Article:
‘Workers want to feel safe and they want to be reassured that things like infection control, that the employer has those top of mind’
Employees who have felt protected by personal protective equipment (PPE) and infection control procedures while on the job have more positive mental health outcomes versus those who didn’t, according to a new report.
Reported symptoms of anxiety and depression are highest among those workers who believe none of the required protections are in place, according to the study, based on two surveys sent out by both the Institute for Work and Health (IWH) and Occupational Health Clinics for Ontario Workers (OHCOW) from April to June.
“The key message is that workers want to feel safe and they just want to be reassured that things like infection control — whether that be through policies, procedures, engineering, physical barriers, or personal protective equipment — that the employer has those at top of mind,” says Peter Smith, scientific co-director and senior scientist at the IWH in Toronto. “When you’ve got a pandemic, which occurs once in 100 years, you want to make sure that you’re ticking all the boxes in terms of protection.”
The first survey focused on health-care workers and it was sent to almost 6,000 participants, asking about the availability of 10 types of PPEs and 14 categories of infection control protocols (ICP). The second one targeted non-health-care workers and was responded to by more than 3,500 persons using two anxiety and depression clinical screening tools, according to IWH.
The IWH study looked at three types of respondents: persons who worked somewhere other than the regular workplace (42 per cent), employees who were at their regular, on-site places of work (51 per cent) and those who had lost their job since the pandemic began (seven per cent).
For those workers who didn’t feel protected, 52 and 46 per cent respectively felt anxiety and depression while at the job against 44 and 36 per cent of those who had lost their jobs.
Fifty-five per cent of health-care workers reported feelings of anxiety compared to 42 per cent of non-health-care employees, says Smith.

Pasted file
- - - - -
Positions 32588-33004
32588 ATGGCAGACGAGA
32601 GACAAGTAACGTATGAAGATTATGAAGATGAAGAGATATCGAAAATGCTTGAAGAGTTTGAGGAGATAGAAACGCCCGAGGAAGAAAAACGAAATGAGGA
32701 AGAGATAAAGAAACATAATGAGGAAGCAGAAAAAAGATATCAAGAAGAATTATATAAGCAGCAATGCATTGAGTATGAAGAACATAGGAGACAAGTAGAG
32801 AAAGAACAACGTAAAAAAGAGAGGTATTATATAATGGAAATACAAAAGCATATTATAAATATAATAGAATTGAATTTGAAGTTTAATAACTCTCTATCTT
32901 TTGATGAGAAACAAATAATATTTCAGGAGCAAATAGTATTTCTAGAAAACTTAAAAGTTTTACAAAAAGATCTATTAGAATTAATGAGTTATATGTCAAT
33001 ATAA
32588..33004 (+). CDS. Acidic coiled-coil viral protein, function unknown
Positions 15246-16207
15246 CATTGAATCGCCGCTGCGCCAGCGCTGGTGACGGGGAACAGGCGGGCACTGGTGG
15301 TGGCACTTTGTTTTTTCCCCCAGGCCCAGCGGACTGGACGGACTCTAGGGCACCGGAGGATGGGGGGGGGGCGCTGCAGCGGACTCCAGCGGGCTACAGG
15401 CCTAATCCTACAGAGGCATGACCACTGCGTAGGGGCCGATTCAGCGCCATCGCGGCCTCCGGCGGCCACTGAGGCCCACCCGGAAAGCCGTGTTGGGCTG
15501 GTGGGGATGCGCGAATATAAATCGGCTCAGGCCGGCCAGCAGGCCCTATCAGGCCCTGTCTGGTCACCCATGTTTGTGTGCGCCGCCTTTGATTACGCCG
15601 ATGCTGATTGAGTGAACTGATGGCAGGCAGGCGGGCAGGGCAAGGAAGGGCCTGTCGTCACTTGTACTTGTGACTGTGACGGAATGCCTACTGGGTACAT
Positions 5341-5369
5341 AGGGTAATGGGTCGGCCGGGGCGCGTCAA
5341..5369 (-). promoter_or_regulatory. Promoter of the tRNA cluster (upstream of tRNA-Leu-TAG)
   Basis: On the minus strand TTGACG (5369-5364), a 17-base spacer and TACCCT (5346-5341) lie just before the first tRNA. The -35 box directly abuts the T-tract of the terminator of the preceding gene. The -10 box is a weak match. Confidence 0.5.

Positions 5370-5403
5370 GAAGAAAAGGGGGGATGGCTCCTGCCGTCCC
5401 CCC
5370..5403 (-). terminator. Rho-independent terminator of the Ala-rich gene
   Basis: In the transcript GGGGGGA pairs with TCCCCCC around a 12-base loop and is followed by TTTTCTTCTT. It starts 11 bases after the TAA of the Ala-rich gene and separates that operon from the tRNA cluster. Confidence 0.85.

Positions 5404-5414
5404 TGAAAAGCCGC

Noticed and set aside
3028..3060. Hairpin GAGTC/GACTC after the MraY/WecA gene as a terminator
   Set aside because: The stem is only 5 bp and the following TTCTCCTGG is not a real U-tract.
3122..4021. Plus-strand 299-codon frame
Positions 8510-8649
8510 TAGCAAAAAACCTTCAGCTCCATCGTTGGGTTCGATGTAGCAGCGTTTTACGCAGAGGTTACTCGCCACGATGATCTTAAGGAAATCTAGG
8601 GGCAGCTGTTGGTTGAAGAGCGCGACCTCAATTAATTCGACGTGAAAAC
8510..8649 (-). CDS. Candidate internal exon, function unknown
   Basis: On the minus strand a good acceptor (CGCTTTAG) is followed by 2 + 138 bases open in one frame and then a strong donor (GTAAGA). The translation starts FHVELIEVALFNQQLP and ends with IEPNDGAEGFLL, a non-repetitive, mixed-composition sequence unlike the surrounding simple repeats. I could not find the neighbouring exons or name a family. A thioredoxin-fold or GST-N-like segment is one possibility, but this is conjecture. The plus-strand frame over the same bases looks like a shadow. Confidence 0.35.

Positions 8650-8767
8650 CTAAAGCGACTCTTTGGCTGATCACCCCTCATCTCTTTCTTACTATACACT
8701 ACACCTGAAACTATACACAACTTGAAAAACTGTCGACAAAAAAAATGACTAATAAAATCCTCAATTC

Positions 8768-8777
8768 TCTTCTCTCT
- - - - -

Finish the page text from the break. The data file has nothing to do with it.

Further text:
Conversely, workers who felt protected while on the job had similar or better mental health than from those workers at home.
It’s surprising that two modifiable factors, which are PPE and infection control, are associated with such large differences in in the prevalence of symptoms, says Smith.
“For those people [who] don’t have their infection control procedures needs met, they actually had higher levels of anxiety than most people who lost their jobs. And the people who are at work, who did have their infection control procedures, actually had the lowest levels of anxiety than those who are working remotely,” he says.
Meanwhile, the Ontario government is telling employers to send workers home if they can while a separate report found that office support staff are not being adequately looked after.
Communication with workers is key to making them feel safe, says Smith because “if you’re not going to provide an infection-control procedure or some type of personal protective equipment, communicating as to why you wouldn’t provide that [is important] because it is the perception of that it’s needed among these workers who are who are on-site.”
There a number of things that employers can do to make workers feel more protected he says.
“[You] could implement standing zones, you could install plexiglass, physical barriers to keep people away. Things like increased ventilation; there’s a variety of different ways to implement different infection control procedures, as well as PPE and, ideally, that’d be done in concert so the benefits of doing both. [It’s also about] staggering work schedules, more regular cleaning, even things like having a place to change laundry so that people don’t have to take their work clothes home.”